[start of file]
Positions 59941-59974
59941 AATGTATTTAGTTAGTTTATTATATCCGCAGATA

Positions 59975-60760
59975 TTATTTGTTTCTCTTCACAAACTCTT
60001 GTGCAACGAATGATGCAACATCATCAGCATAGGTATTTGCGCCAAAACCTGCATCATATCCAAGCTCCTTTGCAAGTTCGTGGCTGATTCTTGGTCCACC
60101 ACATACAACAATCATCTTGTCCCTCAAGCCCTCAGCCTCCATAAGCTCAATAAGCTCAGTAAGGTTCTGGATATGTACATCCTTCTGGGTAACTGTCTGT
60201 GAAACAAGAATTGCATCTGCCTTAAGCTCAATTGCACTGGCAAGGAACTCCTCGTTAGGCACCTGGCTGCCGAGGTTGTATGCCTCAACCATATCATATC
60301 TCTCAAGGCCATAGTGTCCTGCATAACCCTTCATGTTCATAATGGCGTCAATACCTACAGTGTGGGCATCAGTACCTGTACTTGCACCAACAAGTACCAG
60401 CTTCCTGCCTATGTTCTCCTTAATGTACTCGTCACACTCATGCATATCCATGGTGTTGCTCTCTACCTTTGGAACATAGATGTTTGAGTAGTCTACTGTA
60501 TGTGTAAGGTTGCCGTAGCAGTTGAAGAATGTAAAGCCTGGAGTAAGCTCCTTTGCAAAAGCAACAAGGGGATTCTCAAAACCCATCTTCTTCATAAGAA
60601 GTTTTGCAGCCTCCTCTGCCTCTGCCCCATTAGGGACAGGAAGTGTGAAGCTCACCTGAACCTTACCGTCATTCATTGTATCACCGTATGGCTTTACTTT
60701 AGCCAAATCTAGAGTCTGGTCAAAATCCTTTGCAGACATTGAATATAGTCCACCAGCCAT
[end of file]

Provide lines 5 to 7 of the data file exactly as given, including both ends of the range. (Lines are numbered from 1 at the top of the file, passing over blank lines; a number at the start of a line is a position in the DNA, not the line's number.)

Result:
60001 GTGCAACGAATGATGCAACATCATCAGCATAGGTATTTGCGCCAAAACCTGCATCATATCCAAGCTCCTTTGCAAGTTCGTGGCTGATTCTTGGTCCACC
60101 ACATACAACAATCATCTTGTCCCTCAAGCCCTCAGCCTCCATAAGCTCAATAAGCTCAGTAAGGTTCTGGATATGTACATCCTTCTGGGTAACTGTCTGT
60201 GAAACAAGAATTGCATCTGCCTTAAGCTCAATTGCACTGGCAAGGAACTCCTCGTTAGGCACCTGGCTGCCGAGGTTGTATGCCTCAACCATATCATATC